To protect their power and privileges and to evade the process of change, the ruling elite of large landholders of the so-called Half Moon (Media Luna) clothe themselves in the movements for departmental autonomies and the rupture of national unity, lending themselves to the yankee interests of ending the re-founding of Bolivia.

However, in the revocation referendum of August 10, we just received the mandate of two-thirds of the Bolivian people to consolidate this process of change, in order to continue advancing in the recovery of our natural resources, and to insure the well being of all Bolivians, to unite the distinct sectors of society of the countryside and the city, of the east and the west.

Sisters and brothers, what happened with this revocation referendum in Bolivia is something that is not only important for Bolivians but for all Latin Americans. We dedicate it to the Latin American revolutionaries and those throughout the world, reaffirming the struggle for all processes of change.

I was going to express the way to recover the life ways of our peoples, called Live Well (el Buen Vivir), to recover our vision of the Mother Earth, that for us is life, because it is not possible for the capitalist model to convert Mother Earth into a commodity. Once again we see the profound correlations between the indigenous movement and the organisations of the social movements, which also throw in their lot in order to Live Well. We greet them so that together we can seek a certain balance in the world.

10 commandments to save the planet

Along these lines, I want to share and propose for debate some 10 commandments to save the planet, for humanity and for life, not only at this level but also to debate among our communities, and our organisations.

First, if we want to save the planet earth to save life and humanity, we are obliged to end the capitalist system. The grave effects of climate change, of the energy, food and financial crises, are not a product of human beings in general, but rather of the capitalist system at it is, inhuman, with its idea of unlimited industrial development.

Second, to renounce war, because the people do not win in war, but only the imperial powers; the nations do not win, but rather the transnational corporations. Wars benefit a small group of families and not the people. The trillions of millions of dollars used for war should be directed to repair and cure Mother Earth wounded by climate change.

Third proposal for debate: a world without imperialism nor colonialism. Our relationships should be oriented to the principle of complementarity, and to take into account the profound asymmetries that exist family to family, country to country, and continent to continent.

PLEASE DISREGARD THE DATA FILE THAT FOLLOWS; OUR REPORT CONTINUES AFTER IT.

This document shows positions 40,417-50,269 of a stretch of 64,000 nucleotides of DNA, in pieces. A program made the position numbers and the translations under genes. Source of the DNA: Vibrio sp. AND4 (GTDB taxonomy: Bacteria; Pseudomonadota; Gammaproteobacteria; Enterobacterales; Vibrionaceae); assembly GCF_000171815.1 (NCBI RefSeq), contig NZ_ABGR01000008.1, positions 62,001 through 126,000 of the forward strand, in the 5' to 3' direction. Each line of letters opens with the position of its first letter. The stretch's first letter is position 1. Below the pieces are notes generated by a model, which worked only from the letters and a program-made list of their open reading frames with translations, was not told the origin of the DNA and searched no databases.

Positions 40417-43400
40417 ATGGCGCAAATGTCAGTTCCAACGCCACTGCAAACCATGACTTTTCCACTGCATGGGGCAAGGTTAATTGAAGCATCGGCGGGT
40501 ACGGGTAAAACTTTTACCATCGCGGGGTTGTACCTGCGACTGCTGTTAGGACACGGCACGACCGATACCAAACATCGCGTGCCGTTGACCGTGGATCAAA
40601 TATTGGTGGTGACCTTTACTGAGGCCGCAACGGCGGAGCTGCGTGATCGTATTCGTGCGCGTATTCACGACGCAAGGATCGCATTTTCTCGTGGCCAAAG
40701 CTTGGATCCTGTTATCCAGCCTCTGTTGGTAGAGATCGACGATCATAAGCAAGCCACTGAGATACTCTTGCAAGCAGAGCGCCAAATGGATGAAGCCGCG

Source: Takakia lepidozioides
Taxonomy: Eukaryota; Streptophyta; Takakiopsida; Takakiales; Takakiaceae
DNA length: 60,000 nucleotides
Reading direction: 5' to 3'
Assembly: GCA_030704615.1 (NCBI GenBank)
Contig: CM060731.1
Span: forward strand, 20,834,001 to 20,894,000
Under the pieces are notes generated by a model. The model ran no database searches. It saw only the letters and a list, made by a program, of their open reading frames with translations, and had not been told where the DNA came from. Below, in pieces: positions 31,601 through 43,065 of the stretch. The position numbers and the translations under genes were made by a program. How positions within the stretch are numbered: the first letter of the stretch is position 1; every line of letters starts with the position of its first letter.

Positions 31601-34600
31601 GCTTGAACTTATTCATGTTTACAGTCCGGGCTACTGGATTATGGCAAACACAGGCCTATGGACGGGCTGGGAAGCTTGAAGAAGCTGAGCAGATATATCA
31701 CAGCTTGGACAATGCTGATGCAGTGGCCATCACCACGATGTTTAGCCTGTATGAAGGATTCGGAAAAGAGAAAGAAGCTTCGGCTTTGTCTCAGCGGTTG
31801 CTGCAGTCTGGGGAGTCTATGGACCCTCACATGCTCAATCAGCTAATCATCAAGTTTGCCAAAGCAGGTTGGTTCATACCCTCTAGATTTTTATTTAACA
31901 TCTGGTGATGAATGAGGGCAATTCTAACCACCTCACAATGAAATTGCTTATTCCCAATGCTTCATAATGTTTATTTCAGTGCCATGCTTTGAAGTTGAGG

And the fourth point is oriented to the issue of water, which ought to be guaranteed as a human right to avoid its privatisation into few hands, given that water is life.

As the fifth point, I would like to say that we need to end the energy debacle. In 100 years we are using up fossil energies created during millions of years. As some presidents are setting aside lands for luxury automobiles and not for human beings, we need to implement policies to impede the use of agro-fuels and in this way to avoid the hunger and misery for our peoples.

As a sixth point: in relationship to the Mother Earth, the capitalist system treats the Mother Earth as a raw material, but the Earth cannot be understood as a commodity; who could privatise, rent or lease their own mother? I propose that we organise an international movement in defence of Mother Nature, in order to recover the health of Mother Earth and re-establish a harmonious and responsible life with her.

A central theme as the seventh point for debate is that basic services, whether they be water, electricity, education or health, need to be taken into account as human rights.

As the eighth point, to consume what is needed, prioritise what we produce and consume locally, end consumerism, decadence and luxury. We need to prioritise local production for local consumption, stimulating self-reliance and the sovereignty of the communities within the limits that the health and remaining resources the planet permits.

As the next to last point, to promote the diversity of cultures and economies. To live in unity respecting our differences, no only physical, but also economic, through economies managed by the communities and their associations.

Sisters and brothers, as the tenth point, we propose to Live Well, not live better at the expense of another, a Live Well based on the lifestyle of our peoples, the riches of our communities, fertile lands, water and clean air. Socialism is talked about a lot, but we need to improve this socialism, improve the proposals for socialism in the XXI century, building a communitarian socialism, or simply Live Well, in harmony with Mother Earth, respecting the shared life ways of the community.

Finally, sisters and brothers, certainly you are following up on the problems that exist. I have reached the conclusion that there will always be problems, but I want to tell you that I am very content, not disappointed or worried because these groups who permanently enslaved our families during the colonial time, the time of the republic and this period of neoliberalism, they continue as family groups, resisting us.

It is our struggle to confront these groups who live in luxury and who do not wish to lose their luxury, or lose their lands. This is a historic struggle and this struggle lives on.

Sisters and brothers, in the hope that the Continental Gathering of the Social Forum of the Americas culminates with strong bonds of unity among you and a strong action plan in favour of the people of Bolivia and of our peoples, I repeat my fraternal greeting.